I've also been thinking about the logistics of it all and if 8x10" is a more practical option. I was reading about Nicholas Nixon's work the other day, and he talking about his love / hate with the ungainly format for what he does, but that he's shot predominantly with 11x14" for a good few years now (at least at the time of his last retrospective book.) Stunning work. Truly great, I think. Very intimate, even when he's photographing the built environment and vast spaces. I really just want to contact print, hence the 11x14" seems right to me, but you never know. Sometimes I might want to scan and print large.

  8. #28

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    Re: Getting started in 11x14"

    I recently ended up with a Vageeswari 11x14 field

    I'm still getting it together as it came w/o back and bad bellows..and missing some knobs, but otherwise in pretty decent condition

    it seems like it won't be as 'lock down steady' as ..say the deardorff..but it's reasonably light (for an 11x14)

  9. #29

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    Re: Getting started in 11x14"

    Thanks DrTang,

    I've thought about charging ahead as you have too with an older camera; doing it up and making do, but the thought of the extra work that goes into this scares me a little. I'm not talking necessarily about replacing the bellows etc, but more the non-standard cut film holders and crafting / sourcing new knobs, etc. I'm not an overly 'handy' person, my achilles heal! Especially in this game of technical cameras!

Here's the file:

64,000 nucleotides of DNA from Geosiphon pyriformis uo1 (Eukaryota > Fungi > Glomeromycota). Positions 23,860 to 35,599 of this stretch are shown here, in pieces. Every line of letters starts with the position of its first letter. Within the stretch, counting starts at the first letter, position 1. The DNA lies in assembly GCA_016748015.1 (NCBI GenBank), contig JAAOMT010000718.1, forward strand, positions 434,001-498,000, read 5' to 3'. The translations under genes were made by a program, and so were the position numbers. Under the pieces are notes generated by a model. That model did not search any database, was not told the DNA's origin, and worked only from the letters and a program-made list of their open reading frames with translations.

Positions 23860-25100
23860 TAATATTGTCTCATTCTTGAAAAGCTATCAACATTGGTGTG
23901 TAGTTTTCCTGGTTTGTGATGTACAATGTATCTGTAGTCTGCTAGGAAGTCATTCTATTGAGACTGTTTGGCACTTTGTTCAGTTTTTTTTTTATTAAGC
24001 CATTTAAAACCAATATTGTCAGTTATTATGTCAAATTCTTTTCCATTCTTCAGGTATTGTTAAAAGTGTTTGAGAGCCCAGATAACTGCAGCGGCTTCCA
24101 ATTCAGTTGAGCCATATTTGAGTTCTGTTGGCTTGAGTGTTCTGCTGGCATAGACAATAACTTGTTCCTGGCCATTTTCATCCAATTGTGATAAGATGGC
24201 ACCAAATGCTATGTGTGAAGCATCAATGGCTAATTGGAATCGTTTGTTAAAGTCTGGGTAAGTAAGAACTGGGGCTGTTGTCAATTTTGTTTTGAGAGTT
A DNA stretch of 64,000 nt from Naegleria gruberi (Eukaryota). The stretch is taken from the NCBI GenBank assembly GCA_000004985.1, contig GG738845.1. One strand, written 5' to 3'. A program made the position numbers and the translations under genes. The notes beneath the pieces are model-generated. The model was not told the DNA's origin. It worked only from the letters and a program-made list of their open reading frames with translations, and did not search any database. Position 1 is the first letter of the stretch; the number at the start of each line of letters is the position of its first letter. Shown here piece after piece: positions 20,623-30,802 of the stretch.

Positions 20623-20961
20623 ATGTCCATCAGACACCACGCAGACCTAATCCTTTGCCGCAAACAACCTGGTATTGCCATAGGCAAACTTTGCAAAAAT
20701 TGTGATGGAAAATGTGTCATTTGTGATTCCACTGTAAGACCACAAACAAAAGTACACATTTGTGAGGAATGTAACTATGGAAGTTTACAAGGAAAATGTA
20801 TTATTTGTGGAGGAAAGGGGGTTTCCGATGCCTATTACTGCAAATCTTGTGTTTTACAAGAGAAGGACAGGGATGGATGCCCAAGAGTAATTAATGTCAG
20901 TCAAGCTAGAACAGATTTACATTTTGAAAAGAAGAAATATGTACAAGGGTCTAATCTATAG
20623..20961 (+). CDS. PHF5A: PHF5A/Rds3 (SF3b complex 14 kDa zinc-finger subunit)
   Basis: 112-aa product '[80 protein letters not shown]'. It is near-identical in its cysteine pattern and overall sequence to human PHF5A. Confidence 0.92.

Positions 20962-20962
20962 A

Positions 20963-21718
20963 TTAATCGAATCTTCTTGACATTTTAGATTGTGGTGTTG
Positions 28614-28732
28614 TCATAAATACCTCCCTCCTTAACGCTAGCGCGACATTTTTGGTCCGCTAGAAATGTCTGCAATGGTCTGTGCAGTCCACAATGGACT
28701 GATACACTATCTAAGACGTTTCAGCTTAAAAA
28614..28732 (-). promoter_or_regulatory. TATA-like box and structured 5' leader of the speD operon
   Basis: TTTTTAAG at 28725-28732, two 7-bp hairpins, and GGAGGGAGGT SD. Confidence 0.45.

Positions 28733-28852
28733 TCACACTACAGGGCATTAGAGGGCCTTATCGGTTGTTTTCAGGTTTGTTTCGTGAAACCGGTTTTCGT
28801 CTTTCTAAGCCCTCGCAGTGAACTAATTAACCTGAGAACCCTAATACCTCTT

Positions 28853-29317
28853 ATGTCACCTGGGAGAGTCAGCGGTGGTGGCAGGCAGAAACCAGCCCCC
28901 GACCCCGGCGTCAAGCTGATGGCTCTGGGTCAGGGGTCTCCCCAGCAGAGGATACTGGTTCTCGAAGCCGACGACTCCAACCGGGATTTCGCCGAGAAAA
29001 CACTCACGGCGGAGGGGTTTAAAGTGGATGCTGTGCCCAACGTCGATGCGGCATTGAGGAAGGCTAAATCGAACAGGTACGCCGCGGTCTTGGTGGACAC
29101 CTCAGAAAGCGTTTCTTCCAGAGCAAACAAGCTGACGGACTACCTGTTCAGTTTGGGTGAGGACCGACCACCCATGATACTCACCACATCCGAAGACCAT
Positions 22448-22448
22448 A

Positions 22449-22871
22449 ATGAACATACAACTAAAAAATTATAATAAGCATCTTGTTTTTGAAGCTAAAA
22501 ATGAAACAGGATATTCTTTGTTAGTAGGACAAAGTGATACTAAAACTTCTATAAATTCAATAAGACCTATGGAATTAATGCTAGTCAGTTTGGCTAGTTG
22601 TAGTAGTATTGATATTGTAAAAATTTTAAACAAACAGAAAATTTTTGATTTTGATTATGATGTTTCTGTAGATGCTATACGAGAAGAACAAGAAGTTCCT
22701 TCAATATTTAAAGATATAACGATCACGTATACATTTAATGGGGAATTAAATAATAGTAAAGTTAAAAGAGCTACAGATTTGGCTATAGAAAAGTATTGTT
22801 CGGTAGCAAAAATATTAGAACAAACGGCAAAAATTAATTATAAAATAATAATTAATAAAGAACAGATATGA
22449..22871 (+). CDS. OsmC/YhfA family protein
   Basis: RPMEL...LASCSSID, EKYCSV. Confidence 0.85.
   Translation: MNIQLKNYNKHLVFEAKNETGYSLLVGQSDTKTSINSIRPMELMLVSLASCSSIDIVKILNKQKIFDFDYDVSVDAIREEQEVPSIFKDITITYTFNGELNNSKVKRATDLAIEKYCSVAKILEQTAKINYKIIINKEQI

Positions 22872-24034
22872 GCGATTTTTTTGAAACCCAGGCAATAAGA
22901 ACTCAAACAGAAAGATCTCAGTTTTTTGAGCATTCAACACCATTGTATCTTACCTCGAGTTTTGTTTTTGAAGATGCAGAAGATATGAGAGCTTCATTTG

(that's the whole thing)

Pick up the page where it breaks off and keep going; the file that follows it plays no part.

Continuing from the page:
The more I think about it, my perfect setup would be the Chamonix standard version 11x14", but with shorter bellows to make it easier to use short lenses (90mm equivalent in 4x5") and slightly less bulk / weight (although that would be marginal, I bet.) Are Chamonix open to such requests, and if so do they charge resonably for the privilege?

    The Wisner offered here for sale by Henry looks too like a great option, all be it heavier than the Chamonix, but the price is right and it looks beautifully maintened and featured! I'd just as soon jump on that, but I'm as yet still saving the money.

  10. #30
    multi format
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    Re: Getting started in 11x14"

    if you can live with the orthochromatic looking negative that paper or xray film offers
    it makes using a 11x14 camera affordable ! keep your eyes open for a century empire state
    sometimes they sell for a song and dance and they do the job. also look at dr's offices and xray clinics
    sometimes they sell film holders for less than what a fidelity might cost. if you don't mind old glass
    and the round sometimes less contrast it offers look for wollensak 1a triple convertibles they cover the format with ease
    not sure about the turner reich from the same generation but you might search the archives to see, or to the way back machine
    ( archive.org ) and search the gundalach catalogs at camera eccentric.com.
    good luck with the format, its a lot of fun and i agree about skipping the smaller formats

    john